Essays in financial economics
Sloan School of Management.
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This thesis consists of three empirical essays in financial economics that explore the role financial regulation can play in firm, household, and investor decision making. In the first chapter for households with homes worth less than the mortgage I test the effect of "household debt overhang" on their labor supply decisions. I utilize a new transaction-level dataset with comprehensive information on assets, liabilities, and deposits for all customers of a major U.S. financial institution from 2010-2014. I then exploit plausibly exogenous variation in the timing of home purchases among households in the same region and time as an instrument for the probability of negative home equity and find that negative equity causes a 2%-6% reduction in household labor supply. These results are robust to the inclusion of time-varying national cohort fixed effects as well as using a life-event driven proxy for the timing of home purchase based on the date of college attendance. Income-contingent loss mitigation creates implicit marginal tax rates that provide a plausible channel by which household debt overhang acts. Consistent with this explanation I find that the labor supply decline is larger in regions where mortgage modifications are more prevalent, even if foreclosures occur less frequently. Taken together these results provide evidence that the moral hazard problem caused by mortgage debt overhang can exacerbate employment declines and highlights the potential unintended consequences of mortgage assistance programs. In the second chapter I investigate whether restrictions on bank speculation can be costly for non-financial firms by examining the unexpected inception of federal rating-contingent investment restrictions in 1936 preventing banks from purchasing speculative grade securities. Immediately following the ruling I find a persistent 3-5% equity value decline for firms requiring speculative financing, concentrated in industries reliant on external financing, but no change in bond yields. Rather than face increases in default risk or direct interest costs these firms reduce debt issuances to improve ratings, leading to reduced investment and asset growth in the years following the ruling. In the third chapter (co-authored with Eric Hughson and Marc Weidenmier) we explore the role clearinghouses play in global financial stability. Empirical identification of the effect of centralized clearing on counterparty risk is challenging because of the co-incidence of macro-economic turbulence and the introduction of clearinghouses. We overcome these concerns by examining a novel historical experiment, the establishment of a clearinghouse on the New York Stock Exchange (NYSE) in 1892. During this period the largest NYSE stocks were also listed on the Consolidated Stock Exchange (CSE), which already had a clearinghouse. Using identical securities on the CSE as a control, we find that the introduction of clearing reduced annualized volatility of NYSE returns by 90-173bps and increased asset values. Prior to clearing, shocks to overnight lending rates reduced the value of stocks on the NYSE, relative to identical stocks on the CSE, but this was no longer true after the establishment of clearing. We also show that at least V2 of the average reduction in counterparty risk on the NYSE is driven by a reduction in contagion risk - the risk of a cascade of broker defaults. Our results indicate that clearing can cause a significant improvement in market stability and value through a reduction in network contagion and counterparty risk.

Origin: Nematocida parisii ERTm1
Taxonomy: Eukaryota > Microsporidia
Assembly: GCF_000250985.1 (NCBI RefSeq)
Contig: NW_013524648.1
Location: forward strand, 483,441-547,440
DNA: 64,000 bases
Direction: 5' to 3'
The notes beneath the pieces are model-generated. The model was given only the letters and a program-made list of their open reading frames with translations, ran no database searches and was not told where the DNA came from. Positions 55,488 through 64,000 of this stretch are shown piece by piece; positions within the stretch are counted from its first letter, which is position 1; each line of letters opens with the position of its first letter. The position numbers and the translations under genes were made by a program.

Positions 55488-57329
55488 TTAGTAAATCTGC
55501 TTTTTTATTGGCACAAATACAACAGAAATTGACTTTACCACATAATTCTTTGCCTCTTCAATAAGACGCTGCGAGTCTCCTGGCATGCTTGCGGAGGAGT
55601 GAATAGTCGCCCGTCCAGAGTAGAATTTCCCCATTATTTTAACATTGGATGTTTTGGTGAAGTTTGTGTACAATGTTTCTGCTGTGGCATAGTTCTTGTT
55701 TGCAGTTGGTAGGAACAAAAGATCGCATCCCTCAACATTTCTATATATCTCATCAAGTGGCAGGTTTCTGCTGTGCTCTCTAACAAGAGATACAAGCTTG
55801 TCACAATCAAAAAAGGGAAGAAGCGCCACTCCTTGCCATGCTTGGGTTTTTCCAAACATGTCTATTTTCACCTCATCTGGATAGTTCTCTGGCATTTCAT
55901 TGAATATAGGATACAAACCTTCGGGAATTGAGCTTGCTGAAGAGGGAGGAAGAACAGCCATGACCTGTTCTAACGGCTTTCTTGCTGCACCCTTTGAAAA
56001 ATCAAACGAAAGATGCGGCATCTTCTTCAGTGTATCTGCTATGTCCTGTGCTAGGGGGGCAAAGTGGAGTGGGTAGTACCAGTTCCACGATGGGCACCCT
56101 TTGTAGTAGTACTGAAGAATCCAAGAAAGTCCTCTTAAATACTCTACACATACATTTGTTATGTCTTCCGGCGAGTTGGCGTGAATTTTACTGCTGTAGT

Thesis: Ph. D., Massachusetts Institute of Technology, Sloan School of Management, 2016.Cataloged from PDF version of thesis.Includes bibliographical references.
DepartmentSloan School of Management.
Massachusetts Institute of Technology
Sloan School of Management.